CHAFFETZ: I think they're trying, and there's a concerted effort. There are some technologies in place that is surprisingly good that I think could take care of this threat if it does arise again.
But they need more training. They need more manpower. They need a mock White House, so they can do better training. They have a severe staffing problem. You can't just go grab some guy who, you know, applied through somebody on a pizza box.
But you now, we've got to make sure that we've got the elite, the best of the best, that are there serving, and that they're treated as such. Right now, I worry that they're not.
BROWN: Congressman Chaffetz, thank you very much.
CHAFFETZ: Thank you.
BROWN: And coming up right here in THE SITUATION ROOM, as demonstrators gather at the South Carolina state capitol, lawmakers take a dramatic vote on the future of the Confederate flag.
And later, a new blast from Donald Trump. Despite growing pressure from his fellow Republicans to tone it down.
BROWN: Our top story: as the U.S. steps up the air campaign against ISIS, President Obama has just made a rare visit to the Pentagon. He made note of some successes but warned of a hard, long fight ahead.
[17:31:26] Let's dig deeper with CNN's terrorism analyst Paul Cruickshank; CNN counterterrorism analyst and former CIA official Phil Mudd; and CNN military analyst, retired Lieutenant General Mark Hertling.
Great to have you along with us. Talk about this. General Hertling, I want to start with you. We heard the president speak today. But it didn't sound like he said anything new in terms of the strategy. In your view, is the president doubling down on a strategy that isn't working?
LT. GEN. MARK HERTLING, CNN MILITARY ANALYST: I don't know about doubling down or a strategy that isn't working, Pamela. I'd say that he has confirmed that he's going to continue with the strategy right now. And I think during his presentation, he also reminded people that, even though we may be focused in some areas where the war isn't going so well, like Ramadi, there are a lot of areas -- the north against the Kurds, and some of the areas even around Baghdad -- where things are going quite well, and ISIS is reeling a little bit. I think he pointed that out quite well.
But he's not doubling down. He's confirming, he's continuing with this strategy. And I don't think he believes in his joint force commanders or commanders who were with him don't believe it's a failed strategy.
BROWN: Phil Mudd, what do you have to say about that?
PHIL MUDD, CNN COUNTERTERRORISM ANALYST: Well, here's the gamble the president's making. There's language here that's confusing.
We talked about defeating al Qaeda. The strategy we're employing is not a defeat strategy. It's a contain strategy. That is, give some equipment, some assistance, some training to the Iraqi military in support, while they try to take the fight to ISIS in places like Anbar province. The gamble here is that we don't have enough resources to defeat,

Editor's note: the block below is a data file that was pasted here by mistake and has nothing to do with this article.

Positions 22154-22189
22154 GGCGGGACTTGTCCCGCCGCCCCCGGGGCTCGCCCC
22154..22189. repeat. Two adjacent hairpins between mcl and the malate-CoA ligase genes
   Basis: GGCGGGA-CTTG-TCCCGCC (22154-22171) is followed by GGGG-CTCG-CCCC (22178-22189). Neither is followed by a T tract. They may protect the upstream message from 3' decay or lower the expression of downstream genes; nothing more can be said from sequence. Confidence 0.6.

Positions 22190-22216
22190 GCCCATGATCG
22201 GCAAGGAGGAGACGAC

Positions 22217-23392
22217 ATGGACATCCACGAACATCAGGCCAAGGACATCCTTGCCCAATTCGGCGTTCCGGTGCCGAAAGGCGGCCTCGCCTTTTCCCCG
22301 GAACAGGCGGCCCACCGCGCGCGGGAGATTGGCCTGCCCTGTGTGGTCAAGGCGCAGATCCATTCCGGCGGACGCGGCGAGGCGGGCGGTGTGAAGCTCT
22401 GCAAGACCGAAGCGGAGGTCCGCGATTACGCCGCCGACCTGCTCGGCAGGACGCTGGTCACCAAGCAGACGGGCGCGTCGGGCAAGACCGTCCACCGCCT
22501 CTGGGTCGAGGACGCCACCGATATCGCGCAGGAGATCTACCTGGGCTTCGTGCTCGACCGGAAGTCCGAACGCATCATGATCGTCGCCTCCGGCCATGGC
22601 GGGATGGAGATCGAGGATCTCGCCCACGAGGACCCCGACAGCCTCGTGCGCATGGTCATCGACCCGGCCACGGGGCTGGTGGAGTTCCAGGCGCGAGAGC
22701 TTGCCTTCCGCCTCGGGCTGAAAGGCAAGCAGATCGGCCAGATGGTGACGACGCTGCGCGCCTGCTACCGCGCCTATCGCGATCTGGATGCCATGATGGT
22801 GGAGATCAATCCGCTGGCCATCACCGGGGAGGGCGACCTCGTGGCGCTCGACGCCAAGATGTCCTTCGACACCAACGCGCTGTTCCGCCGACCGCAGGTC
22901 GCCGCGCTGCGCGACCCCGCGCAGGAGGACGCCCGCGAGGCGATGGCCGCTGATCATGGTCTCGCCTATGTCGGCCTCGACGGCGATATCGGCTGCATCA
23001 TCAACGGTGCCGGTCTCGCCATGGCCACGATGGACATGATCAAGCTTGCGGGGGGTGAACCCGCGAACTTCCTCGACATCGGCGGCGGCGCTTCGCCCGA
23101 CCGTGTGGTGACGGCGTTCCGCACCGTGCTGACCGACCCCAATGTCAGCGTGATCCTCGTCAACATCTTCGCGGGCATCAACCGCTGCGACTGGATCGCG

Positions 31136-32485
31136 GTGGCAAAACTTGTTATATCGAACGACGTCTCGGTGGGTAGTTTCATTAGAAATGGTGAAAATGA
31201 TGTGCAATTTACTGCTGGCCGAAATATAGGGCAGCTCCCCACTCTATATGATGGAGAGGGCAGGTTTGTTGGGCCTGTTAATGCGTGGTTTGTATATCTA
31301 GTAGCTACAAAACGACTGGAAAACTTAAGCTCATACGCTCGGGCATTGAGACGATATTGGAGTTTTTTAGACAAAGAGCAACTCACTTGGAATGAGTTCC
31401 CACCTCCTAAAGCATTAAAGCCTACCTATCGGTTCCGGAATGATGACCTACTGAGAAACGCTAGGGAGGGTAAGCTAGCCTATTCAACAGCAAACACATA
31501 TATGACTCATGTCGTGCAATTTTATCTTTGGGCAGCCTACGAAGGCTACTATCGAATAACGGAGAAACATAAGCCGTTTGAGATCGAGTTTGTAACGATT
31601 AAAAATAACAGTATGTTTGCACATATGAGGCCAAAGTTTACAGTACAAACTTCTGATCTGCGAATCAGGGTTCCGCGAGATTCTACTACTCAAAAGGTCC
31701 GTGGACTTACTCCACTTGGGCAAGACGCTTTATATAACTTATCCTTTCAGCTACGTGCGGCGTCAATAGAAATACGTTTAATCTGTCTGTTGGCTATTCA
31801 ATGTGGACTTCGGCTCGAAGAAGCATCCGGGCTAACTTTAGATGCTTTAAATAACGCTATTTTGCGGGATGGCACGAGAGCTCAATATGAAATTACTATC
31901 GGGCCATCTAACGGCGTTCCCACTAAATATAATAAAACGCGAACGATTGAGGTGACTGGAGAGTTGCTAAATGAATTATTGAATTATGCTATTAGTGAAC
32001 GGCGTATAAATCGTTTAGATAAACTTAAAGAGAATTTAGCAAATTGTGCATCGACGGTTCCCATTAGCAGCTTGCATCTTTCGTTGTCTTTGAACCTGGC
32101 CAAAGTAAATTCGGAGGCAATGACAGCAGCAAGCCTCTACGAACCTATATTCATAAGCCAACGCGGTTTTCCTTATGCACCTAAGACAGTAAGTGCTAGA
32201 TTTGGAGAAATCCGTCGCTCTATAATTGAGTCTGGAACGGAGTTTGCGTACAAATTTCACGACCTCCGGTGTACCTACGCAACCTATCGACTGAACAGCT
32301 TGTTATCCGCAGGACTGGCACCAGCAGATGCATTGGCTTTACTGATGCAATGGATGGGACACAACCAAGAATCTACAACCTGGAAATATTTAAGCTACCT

but the containment will be good enough. That's the double down that's going on here.
BROWN: And we know that there are airstrikes that have been happening in Raqqah, the stronghold of ISIS.
Paul, we've heard that ISIS's leader, al Baghdadi, is in Raqqah. Makes you wonder if perhaps there's intelligence that suggests that that's why they're amping up the airstrikes there. But you monitor these jihadi websites. What is being talked about on these websites?
PAUL CRUICKSHANK, CNN TERRORISM ANALYST: Well, it's just a theory. It's a lead theory of U.S. intelligence right now that he might be somewhere like Raqqah, hiding in a civilian neighborhood, so the United States would find it more difficult to strike him.
But wherever he is, he's taking exceptional measures to protect his own safety from these U.S. strikes, limiting or eliminating his electronic footprint, only telling a few of his followers where he is at any one time.
But I think what they're going to monitor is whether he will make some kind of appearance during Ramadan. You'll recall that a year ago he made that appearance in a mosque in Mosul to announce the foundation of this so-called caliphate. That may give the United States an opportunity to target him.
BROWN: And Phil, do you think that the airstrikes were ordered in part to take out Baghdadi?
MUDD: I don't think so. If you look at the pace of operations compared to, for example, August/September last year, operations in both Syria and Iraq, the pace of operations is very high in terms of air operations.
What that tells me is we're not targeting a specific individual with one strain of intelligence, but we have a range of intelligence that's giving us pattern of activity, pattern of life on what ISIS is up to in Raqqah. This is about taking out ISIS infrastructure in Raqqah. It's not about one specific individual.
BROWN: And it also raises the question, too, you think of Osama bin Laden and al Qaeda: is al-Baghdadi, would it be as much of a setback for ISIS if al Baghdadi was taken out?
CRUICKSHANK: I don't think it would be as much of a setback, because bin Laden was the founder, the charismatic driving force behind al Qaeda. But it would be a big setback, nonetheless.
Clearly, from the ISIS point of view, he runs the day-to-day operations of the organization still, the U.S. intelligence believe. He has a sort of religious pedigree, a direct descendant of the Prophet Mohammed, he claims. It's not entirely clear who would take over. There could be some factional infighting if he were to be taken out. So clearly, a very high priority of the United States, if they
can get intelligence on where he is, to take him out.
[17:35:11] BROWN: A high priority, but the command and control structure that we used to see with al Qaeda is no longer in play like it used to be. So I think that's also part of the equation.